What’s the brightest thread running through the tapestry of your life?
I do love a good metaphor, and this one is apt for expressing an important insight that has helped me focus my efforts and make peace with some difficult choices. Because one of the lessons I’ve learned the hard way is that I can’t fully pursue every passion that comes along. Interesting people are interested in a lot of interesting stuff. There aren’t enough hours in a day to dance, sing, play guitar, learn new languages, cook gourmet meals, invite friends over to share them, meet new friends, go hear some live music, travel, sew artistic clothing, paint, draw…
Recently, Hubs and I hosted a Christmas party. The menu was simple, three homemade soups, bread, salad, cheese, cake. As always, our friends rounded out the menu with delicious nibbles. After dinner and guitars, our wine-soaked conversation turned to childhood memories. My sister-in-law, an actress, theater teacher, and director, told us that she’d been shaped by her family to be a performer. She tap-danced and sang on a local TV show at age five and, except for a brief pause when her kids were small, she’s been on stage in some capacity ever since. Performing is her joy, her golden thread.
This got me to thinking. What’s my golden thread? The answer is as easy as saying yes to another Christmas cookie: books! Like my SIL, I can trace this thread to earliest childhood. My fondest early memories center around libraries, bookshops, and the shelves of books that lined our family room. When life got too hard, too scary, too boring, I’d retreat into a book. When I had to wait, and kids are always having to wait, book time. Can’t sleep late at night? Book. Long car ride? Book. Creepy guy staring at you on the bus? Book as magic shield.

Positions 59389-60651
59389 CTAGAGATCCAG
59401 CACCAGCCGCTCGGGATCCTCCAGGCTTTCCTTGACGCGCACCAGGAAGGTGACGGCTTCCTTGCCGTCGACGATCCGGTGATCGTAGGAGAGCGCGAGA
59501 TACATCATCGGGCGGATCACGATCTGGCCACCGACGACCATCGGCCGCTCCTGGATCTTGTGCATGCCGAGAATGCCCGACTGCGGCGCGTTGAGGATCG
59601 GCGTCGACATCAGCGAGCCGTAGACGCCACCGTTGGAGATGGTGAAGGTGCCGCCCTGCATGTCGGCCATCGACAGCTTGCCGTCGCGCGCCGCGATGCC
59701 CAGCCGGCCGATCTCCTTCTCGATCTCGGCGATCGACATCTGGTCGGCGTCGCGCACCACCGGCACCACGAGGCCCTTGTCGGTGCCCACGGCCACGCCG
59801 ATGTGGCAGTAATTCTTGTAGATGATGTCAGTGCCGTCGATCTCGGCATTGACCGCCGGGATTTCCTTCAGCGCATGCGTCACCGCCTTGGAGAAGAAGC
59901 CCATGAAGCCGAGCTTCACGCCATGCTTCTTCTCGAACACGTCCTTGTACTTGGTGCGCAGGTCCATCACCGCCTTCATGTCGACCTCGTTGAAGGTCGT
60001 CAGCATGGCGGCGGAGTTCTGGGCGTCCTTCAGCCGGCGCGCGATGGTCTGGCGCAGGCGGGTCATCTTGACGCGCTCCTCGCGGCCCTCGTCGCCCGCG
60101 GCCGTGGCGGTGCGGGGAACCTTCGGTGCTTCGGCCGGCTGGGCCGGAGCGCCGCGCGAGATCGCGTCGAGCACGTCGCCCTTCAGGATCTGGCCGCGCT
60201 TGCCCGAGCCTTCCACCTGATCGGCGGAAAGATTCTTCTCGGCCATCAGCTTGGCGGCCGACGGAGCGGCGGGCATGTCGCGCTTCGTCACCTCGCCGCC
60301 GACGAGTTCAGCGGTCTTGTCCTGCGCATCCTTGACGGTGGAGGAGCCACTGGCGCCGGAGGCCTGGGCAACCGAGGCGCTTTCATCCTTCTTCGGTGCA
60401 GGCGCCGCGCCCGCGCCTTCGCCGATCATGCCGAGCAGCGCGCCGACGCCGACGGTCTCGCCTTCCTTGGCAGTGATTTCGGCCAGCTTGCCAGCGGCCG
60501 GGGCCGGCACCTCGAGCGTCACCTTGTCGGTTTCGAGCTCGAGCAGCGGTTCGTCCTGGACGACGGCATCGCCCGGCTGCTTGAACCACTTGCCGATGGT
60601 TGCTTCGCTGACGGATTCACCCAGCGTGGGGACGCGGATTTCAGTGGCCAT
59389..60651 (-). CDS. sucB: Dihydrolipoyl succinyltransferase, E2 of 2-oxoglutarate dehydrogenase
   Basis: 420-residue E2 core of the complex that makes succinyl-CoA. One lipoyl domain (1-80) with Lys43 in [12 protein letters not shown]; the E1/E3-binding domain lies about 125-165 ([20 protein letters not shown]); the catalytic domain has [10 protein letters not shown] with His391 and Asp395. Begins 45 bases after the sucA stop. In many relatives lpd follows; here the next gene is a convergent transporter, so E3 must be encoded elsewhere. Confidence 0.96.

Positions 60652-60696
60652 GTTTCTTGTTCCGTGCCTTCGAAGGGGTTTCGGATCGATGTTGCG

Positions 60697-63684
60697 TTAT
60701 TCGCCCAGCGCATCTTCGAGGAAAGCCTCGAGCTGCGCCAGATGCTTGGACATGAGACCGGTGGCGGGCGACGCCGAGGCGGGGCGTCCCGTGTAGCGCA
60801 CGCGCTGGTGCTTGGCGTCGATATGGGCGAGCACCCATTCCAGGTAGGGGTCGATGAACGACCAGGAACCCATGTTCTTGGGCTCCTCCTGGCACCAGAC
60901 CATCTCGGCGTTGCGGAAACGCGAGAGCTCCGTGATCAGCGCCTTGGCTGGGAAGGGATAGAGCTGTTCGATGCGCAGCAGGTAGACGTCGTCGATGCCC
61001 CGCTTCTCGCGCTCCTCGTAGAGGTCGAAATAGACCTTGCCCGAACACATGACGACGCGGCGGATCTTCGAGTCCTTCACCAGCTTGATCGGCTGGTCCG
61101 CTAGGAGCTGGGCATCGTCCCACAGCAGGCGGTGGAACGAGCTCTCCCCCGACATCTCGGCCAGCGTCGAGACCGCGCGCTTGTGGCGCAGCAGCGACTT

My sharpest travel memories often center around books: Shakespeare and Company in Paris, the Bouquinistes on the banks of the Seine, the Bodleian Library in Oxford, Green Apple Books and City Lights Bookstore in San Francisco, Powell’s Books in Portland, our own King’s Books in Tacoma, and all the gorgeous, charming independent bookshops I’ve visited, including The King’s English in Salt Lake City, which you must visit if you ever find yourself in that fair city.
Bookshops and libraries are my favorite places to be—I get positively giddy when surrounded by such riches. Is it any wonder I’ve chosen to enter that world as a writer of fiction? Duh!
This blog is entitled Late Blooming Rose for a reason: it’s only now, late in life, that I’m figuring out some of these important epiphanies. I can’t do everything I’d like to do, but I can keep following that golden thread.
What’s your golden thread? And what’s your favorite bookstore or library?